Master of Science
Our program is designed to prepare graduates for engineering careers in both industry and academia by helping them:
- develop expertise and mastery of knowledge in their fields
- enhance their ability to develop and apply associated technologies to engineering problems
The centerpiece of the MS experience is conducting a research project in collaboration with our world-class faculty. Students who complete particularly strong research projects often publish in peer-reviewed journals with their adviser and present at conferences. As part of their professional development, MS students are also encouraged to participate in professional organizations by becoming members and attending meetings. Many of our students also broaden their professional foundations through activities such as internships, fellowships, or assisting in grant preparation. Exceptional master of science students also have the opportunity to serve as teaching assistants.
The master of science curriculum is flexible and tailor-made by you, working in collaboration with your adviser and your three member graduate committee.
- 30 Course Credits (read notes)
- Life science course - 3 credits
- Advanced mathematics course - 3 credits
- BME courses - 12 credits
- Additional 12 credits through either:
- Thesis option - 6 elective course credits and 6 thesis credits or
- Non-thesis project or committee assessment option - 12 elective course credits
- Customized study plan developed in collaboration with adviser
- Two semesters BME seminars - required
- Thesis, project, or assessment of qualifications
- Thesis defense (details on thesis prep and defense)
- No more than two undergraduate classes at the 300 or 400 level can be applied to the MS degree and a minimum of a B must be earned for them to count. Undergraduate courses at the 200 level and lower may be taken, but cannot be used to fulfill degree requirements. The only exceptions to this rule are for courses listed under approved life science electives and approved advanced math courses.
- Students may take up to 3 units of independent study (BME 399/BME365 or other) for a project or in lieu of research credits for an MS thesis.
- Students may take 3 units of Master of Engineering, Master of Engineering Management or other business/management courses as an elective
- Other elective courses must be selected from Engineering, Physical Sciences, Life Sciences, mathematics or Computer Science
Non-thesis MS students complete their degree by presenting a research project to their committee either at an oral exam or poster presentation.
The project is an opportunity for students to practice effective research strategies. Projects must be approved by the student's adviser, and the formulation of the project plan is a collaborative, mentored experience. Successful project plans are those in which students can do the following:
- state a research problem in a chosen area of study and demonstrate the value of the solution to the research problem;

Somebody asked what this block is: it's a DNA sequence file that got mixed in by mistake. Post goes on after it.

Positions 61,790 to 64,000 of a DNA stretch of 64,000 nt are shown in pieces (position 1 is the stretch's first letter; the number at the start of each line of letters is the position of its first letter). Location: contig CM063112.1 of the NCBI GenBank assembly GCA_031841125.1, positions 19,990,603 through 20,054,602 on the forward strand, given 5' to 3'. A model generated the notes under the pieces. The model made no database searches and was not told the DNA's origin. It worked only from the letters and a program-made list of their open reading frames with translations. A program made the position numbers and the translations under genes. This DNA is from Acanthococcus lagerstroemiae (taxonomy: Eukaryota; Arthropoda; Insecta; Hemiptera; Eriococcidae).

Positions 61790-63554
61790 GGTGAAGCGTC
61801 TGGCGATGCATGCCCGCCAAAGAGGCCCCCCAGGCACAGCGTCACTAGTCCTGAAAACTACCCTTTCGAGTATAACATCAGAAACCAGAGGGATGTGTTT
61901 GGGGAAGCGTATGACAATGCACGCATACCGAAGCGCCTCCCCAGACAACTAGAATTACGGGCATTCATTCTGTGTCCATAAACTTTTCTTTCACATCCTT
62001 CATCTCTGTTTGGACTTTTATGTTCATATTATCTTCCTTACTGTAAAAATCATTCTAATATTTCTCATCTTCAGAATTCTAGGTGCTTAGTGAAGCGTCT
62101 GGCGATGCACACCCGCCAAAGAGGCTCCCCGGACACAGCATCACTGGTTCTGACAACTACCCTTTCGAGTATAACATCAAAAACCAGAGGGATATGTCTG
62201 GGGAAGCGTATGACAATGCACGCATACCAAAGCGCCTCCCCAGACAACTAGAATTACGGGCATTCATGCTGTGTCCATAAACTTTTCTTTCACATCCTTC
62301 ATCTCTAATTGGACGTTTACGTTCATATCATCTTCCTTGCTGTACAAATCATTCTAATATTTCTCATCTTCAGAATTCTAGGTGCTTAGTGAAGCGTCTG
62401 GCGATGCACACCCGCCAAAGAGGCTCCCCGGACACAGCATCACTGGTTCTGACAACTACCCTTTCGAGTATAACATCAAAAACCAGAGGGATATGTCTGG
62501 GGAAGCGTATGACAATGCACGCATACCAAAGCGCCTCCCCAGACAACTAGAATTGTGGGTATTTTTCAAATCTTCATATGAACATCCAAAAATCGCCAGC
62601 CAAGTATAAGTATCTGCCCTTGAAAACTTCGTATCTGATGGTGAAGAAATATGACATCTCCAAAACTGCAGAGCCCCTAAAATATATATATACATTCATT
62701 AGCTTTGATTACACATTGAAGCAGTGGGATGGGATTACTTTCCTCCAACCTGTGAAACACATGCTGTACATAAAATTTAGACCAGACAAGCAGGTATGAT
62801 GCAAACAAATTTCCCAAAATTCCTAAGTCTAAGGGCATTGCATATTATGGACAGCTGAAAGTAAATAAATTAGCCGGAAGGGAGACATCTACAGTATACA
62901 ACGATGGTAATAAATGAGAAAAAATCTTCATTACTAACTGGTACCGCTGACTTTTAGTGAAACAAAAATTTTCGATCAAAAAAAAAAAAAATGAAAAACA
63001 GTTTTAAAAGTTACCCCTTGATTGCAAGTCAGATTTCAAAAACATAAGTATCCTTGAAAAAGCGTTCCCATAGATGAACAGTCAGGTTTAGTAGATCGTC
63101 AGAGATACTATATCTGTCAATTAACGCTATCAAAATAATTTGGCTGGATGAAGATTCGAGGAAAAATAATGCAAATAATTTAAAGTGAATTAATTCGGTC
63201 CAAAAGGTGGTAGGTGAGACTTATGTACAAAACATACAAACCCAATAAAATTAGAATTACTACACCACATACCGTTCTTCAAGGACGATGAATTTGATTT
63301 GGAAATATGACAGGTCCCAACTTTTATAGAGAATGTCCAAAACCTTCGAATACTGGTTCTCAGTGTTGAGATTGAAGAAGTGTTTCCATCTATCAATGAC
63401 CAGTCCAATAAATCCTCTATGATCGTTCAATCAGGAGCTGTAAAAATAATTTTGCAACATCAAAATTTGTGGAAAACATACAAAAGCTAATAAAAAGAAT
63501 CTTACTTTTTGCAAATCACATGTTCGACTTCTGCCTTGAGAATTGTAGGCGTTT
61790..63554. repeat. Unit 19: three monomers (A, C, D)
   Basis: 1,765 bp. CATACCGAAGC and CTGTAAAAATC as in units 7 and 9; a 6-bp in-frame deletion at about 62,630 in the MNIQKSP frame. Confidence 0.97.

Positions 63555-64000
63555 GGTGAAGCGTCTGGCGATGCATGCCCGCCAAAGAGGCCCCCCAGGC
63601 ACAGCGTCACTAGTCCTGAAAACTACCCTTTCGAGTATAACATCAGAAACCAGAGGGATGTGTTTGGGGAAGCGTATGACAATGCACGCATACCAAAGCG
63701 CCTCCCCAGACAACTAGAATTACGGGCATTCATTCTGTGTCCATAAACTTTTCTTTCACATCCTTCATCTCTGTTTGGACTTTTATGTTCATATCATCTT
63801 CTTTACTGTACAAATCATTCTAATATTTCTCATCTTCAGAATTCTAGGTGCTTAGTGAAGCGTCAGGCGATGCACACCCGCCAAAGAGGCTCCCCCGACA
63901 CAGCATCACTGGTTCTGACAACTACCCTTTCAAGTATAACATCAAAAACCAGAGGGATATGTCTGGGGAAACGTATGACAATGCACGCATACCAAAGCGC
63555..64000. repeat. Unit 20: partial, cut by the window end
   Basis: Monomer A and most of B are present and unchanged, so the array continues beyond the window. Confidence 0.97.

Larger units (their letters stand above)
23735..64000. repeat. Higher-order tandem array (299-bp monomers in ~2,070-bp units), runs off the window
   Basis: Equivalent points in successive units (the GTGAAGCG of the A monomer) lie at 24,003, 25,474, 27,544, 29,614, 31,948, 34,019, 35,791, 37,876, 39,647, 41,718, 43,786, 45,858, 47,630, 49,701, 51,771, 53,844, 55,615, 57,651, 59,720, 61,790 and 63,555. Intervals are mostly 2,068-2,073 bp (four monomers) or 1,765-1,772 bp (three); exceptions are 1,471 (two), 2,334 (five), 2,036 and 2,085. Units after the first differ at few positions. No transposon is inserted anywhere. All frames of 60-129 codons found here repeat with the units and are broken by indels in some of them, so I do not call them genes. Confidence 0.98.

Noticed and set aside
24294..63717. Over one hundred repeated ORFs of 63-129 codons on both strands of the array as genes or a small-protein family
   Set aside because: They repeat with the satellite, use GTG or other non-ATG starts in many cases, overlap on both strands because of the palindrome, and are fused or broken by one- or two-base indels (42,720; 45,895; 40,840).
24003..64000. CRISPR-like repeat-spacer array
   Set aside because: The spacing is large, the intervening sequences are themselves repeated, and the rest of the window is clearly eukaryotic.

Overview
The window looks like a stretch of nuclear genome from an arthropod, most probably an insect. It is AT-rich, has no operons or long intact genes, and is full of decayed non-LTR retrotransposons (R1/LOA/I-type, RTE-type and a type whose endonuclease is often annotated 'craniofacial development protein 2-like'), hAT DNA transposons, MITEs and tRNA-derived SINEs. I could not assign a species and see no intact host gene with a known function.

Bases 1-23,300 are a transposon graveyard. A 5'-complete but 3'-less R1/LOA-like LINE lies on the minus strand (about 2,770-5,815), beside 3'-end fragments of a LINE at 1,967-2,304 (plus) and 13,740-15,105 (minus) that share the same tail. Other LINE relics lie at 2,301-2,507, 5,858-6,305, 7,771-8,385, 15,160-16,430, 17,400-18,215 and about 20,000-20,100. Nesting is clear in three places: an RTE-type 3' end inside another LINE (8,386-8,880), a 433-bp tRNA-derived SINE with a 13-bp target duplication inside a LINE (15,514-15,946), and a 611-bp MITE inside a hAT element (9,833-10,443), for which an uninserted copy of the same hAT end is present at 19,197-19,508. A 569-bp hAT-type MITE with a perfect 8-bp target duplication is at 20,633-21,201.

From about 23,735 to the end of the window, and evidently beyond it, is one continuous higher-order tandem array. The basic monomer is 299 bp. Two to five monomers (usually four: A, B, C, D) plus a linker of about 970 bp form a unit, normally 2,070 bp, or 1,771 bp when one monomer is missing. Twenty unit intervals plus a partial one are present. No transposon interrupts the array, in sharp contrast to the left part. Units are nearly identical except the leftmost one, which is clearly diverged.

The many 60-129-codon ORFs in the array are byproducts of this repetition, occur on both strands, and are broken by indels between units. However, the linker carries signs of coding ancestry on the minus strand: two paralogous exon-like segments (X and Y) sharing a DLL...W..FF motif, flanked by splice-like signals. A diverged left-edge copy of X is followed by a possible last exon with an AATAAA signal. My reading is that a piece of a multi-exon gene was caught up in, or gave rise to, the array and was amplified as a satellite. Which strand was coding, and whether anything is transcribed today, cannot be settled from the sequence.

- apply sound research methods/tools to problems in an area of study and describe the methods/tools effectively;
- analyze/interpret research data;
- draw valid conclusions from data and make a convincing case for the contribution of those conclusions in advancing knowledge within that area; and
- communicate their research clearly and professionally in both written and oral forms appropriate to the field.
MS students engaged in research are encouraged to prepare and defend a thesis.
The Master's Thesis should follow the format defined in Guide for Preparation of Theses and Dissertations, and should include the following items:
- An abstract with objectives and clearly stated unique contributions,
- A survey and discussion/synthesis of pertinent literature,
- Discussions of the completed research tasks, including theory development, data collection, analysis, and documentation, and
- A set of conclusions that emphasize new theoretical, modeling, or experimental contributions; or novel applications of existing theories.
The quality of the Master’s Thesis should allow the material to be published in a peer-reviewed journal. Here is some more information on the master's thesis from Duke's graduate school website.
Upon the completion of the written thesis, the student must defend it orally. The thesis adviser must approve the thesis for the defense before its final submission to the faculty committee. In a letter to the Graduate School, the adviser will indicate that the thesis is ready for defense. The student is responsible for asking the DGSA/DMSA to announce the thesis defense. The defense takes place no less than one week after the student has submitted the thesis to the Graduate School and has presented copies to the faculty committee members. The oral presentation is a public event. The faculty committee generally meets with the candidate in a closed meeting following the open oral presentation. During the defense, the faculty committee may question the student on both the content of the thesis and on the student's course work.
The possible outcomes of the Master's Examination are:
- The student passes. A majority of supporting votes are required, in addition to the approval of the Adviser.
- The student fails. Re-examination might be permitted upon the recommendation of the adviser and the approval of the Director of Graduate Studies.